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‘South African, Korean economies can complement each other’By Korea Herald
Published : April 24, 2017 - 18:16
South Africa’s recently adopted National Development Plan targets economic diversification and higher competitiveness, covering mining, agriculture, manufacturing and services. To achieve these measures, the government identified 40 projects in energy, infrastructure and manufacturing, which would help propel the country’s industrialization and modernization.
“Trade and investment remains the backbone of our relations, and there is still considerable room to expand and diversify our commerce,” the South African top envoy to Korea said in an interview ahead of the country’s Freedom Day on Thursday.
The national holiday celebrates the freedom and democracy that began with the first post-apartheid elections in 1994. This year’s Freedom Day also marks the birth centenary of the late Oliver Reginald Tambo (1917-93), a South African anti-apartheid politician who served as President of the African National Congress from 1967 to 1991.
Noting that South Africa chose 2017 as the year of Oliver Tambo, Bam said he dedicated his life to equality and justice as one of the founding fathers of South Africa’s constitutional democracy. Tambo also played an integral role in liberating South Africa from apartheid oppression, which lasted from 1948 through 1991.
“South Africa is well positioned to supply Korea with products related to mining, automotive components, agro-processing, textiles, jewelry, chemicals, pharmaceuticals and cosmetics,” Bam said. “We welcome and encourage further Korean investments that will create employment opportunities for our people.”
The envoy highlighted opportunities in the oceans economy through South Africa’s “Operation Phakisa” policy, aimed at unlocking the potentials of the sea. South Africa expects that tapping into the oceans economy will add over $14 billion to its gross domestic product and generate over a million jobs by 2033.
Korean companies and institutions are invited to partner South African counterparts, so that they can collectively reap dividends in marine engineering, transport and manufacturing, offshore oil and gas exploration, aquaculture, maritime protection and oceans governance, the envoy noted.
The two countries have begun their collaboration, with South African companies annually participating in the Korea International Boat Show and Korean shipping enterprises operating in South Africa through local partnerships. Total two-way trade in goods topped $2.2 billion last year, dominated by South Africa’s top 10 exports, largely minerals, and Korea’s export of automotive and electronic products.
Pretoria signed the 2015 Paris climate agreement under which the government has formulated and adopted its Integrated Resource Plan, targeting affordable energy supply throughout the country. The policy is based on an alternative energy mix -- biomass, wind, solar and hydropower -- with environment-friendly and cost-effective solutions.
A consortium led by Korea Electric Power Corp. has been recently selected to build and operate a coal-fired thermal power plant in Limpopo, the first independent power project in Africa. Having a quarter share in the $2.14 billion project, Kepco will manage the 630 megawatt plant 300 kilometers northwest of Johannesburg. The project is expected to create 19,000 jobs.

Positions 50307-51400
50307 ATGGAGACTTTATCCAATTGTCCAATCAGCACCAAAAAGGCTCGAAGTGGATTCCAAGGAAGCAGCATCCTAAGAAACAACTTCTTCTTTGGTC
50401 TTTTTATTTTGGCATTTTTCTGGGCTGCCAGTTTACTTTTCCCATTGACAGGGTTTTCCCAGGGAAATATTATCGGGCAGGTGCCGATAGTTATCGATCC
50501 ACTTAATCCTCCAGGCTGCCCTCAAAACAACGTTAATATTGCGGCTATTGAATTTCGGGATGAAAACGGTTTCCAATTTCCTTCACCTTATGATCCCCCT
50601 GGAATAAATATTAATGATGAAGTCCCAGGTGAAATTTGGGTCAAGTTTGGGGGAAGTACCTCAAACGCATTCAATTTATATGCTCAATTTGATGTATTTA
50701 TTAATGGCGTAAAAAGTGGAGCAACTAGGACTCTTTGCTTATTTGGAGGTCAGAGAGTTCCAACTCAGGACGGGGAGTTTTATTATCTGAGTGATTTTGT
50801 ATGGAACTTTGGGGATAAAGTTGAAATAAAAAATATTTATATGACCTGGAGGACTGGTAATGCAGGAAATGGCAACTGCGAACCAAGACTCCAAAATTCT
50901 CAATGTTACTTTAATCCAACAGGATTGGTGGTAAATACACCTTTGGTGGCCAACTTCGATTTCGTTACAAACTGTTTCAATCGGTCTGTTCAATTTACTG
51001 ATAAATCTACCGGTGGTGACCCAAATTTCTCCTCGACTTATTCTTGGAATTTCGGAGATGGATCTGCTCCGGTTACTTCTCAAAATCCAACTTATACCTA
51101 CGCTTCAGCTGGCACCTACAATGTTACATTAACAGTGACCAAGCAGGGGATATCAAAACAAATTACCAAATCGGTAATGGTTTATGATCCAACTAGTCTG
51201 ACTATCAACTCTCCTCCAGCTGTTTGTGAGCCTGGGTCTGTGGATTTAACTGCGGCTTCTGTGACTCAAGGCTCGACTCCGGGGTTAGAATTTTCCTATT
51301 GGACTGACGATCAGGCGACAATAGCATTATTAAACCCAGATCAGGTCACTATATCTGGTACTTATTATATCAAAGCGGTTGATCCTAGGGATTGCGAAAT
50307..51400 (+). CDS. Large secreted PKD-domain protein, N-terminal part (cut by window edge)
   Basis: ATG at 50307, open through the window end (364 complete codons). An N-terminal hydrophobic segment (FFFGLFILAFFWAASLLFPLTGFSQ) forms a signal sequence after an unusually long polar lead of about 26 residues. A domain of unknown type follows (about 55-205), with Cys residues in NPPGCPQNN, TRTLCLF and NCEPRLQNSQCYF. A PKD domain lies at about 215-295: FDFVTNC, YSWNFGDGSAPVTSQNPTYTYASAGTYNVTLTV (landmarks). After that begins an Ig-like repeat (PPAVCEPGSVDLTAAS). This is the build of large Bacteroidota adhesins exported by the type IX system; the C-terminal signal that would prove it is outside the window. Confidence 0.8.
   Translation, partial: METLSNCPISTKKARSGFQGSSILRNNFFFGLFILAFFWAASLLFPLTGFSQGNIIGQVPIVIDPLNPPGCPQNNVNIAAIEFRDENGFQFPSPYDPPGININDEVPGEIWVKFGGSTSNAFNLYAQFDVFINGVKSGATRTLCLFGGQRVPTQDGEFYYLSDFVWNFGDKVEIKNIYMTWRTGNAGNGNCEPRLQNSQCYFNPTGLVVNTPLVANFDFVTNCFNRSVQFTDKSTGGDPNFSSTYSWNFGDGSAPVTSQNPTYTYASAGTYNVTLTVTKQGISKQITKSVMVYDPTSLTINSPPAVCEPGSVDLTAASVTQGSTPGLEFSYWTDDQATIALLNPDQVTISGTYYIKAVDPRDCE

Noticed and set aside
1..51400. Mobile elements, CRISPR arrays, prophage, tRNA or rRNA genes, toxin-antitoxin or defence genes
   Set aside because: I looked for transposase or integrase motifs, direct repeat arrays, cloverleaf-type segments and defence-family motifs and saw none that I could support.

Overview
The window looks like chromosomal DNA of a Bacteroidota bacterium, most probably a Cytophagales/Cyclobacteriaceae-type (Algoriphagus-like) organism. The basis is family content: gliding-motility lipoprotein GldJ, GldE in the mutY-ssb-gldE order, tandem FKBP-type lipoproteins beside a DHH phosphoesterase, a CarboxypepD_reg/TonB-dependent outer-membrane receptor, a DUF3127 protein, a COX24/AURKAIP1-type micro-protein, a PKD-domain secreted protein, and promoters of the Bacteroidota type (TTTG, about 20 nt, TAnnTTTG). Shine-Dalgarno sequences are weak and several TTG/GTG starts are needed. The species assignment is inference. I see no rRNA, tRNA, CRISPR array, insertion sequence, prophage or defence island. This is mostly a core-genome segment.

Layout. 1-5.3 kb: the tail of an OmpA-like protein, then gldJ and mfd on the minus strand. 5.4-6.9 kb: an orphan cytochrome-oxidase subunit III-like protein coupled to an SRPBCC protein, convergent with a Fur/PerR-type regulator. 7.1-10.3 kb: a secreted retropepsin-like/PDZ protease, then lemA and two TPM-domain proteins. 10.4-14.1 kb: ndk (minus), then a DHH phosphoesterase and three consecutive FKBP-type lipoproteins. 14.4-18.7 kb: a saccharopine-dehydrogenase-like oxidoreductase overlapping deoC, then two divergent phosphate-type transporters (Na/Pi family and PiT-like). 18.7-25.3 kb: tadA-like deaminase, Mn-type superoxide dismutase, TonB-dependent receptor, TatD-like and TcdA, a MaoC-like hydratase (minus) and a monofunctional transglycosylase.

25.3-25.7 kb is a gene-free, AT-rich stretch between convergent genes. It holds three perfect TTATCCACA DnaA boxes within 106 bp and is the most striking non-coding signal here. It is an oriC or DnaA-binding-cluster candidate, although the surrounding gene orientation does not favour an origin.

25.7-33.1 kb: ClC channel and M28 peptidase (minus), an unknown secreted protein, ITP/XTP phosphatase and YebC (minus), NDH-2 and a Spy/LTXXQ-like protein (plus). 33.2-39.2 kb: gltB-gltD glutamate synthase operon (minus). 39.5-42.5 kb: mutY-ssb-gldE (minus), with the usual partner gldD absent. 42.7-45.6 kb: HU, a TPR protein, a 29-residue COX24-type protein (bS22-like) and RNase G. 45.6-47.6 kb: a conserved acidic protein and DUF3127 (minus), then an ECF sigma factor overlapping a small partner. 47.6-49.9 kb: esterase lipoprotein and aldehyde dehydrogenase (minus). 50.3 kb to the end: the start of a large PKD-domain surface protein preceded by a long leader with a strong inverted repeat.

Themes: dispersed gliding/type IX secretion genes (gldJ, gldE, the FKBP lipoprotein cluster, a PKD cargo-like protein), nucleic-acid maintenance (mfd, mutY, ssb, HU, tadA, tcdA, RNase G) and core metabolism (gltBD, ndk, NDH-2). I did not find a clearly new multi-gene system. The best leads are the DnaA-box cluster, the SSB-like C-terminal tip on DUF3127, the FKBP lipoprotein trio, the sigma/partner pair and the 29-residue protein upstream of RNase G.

“Continental integration and cooperation has long been a strategic objective of not only South Africa but many African countries,” the ambassador emphasized. “Through the African Union, South Africa and other regional countries are striving to eliminate tariffs as well as nontariff and regulatory barriers, so that transaction costs can be reduced and goods, services, people and capital can be moved freely throughout the resource-rich, yet underinvested continent.”
South Africa is active in many multilateral forums, such as the G-20, BRICS alliance, as well as IBSA -- India, Brazil and South Africa. The country is an active participant in the African Union, the South African Development Community and the United Nations, and currently chairing the International Atomic Energy Agency Board of Governors and the Indian Ocean Rim Association.
On the bilateral front, Pretoria and Seoul recently elevated their relations from the Policy Consultation Forum to the Joint Cooperation Council, co-chaired by Foreign Ministers, although no date has yet been chosen to officiate the platform.
“Our government has made some considerable inroads in dealing with the scourge of apartheid since the post-apartheid era began in 1994,” according to Bam.
The country still exhibits “serious social disparities” alongside “extremely uneven” income distribution standards compared to the global average, she conceded, adding South Africa has to tackle poverty, inequality and unemployment.
“Dealing with these challenges has become a central focus of our democratic state. Working with business, labor and civil societies, we are determined to ensure that all our people can enjoy the dividends of democracy and a better life.”
The government has put in place a number of policies and institutions -- the Truth and Reconciliation Commission, the Land Commission, the South African Human Rights Commission and the Commission for Gender Equality -- “to recognize obligations to redress, to correct past wrongs and to affirm the historically disadvantaged,” Bam said.
By Joel Lee (email@example.com)
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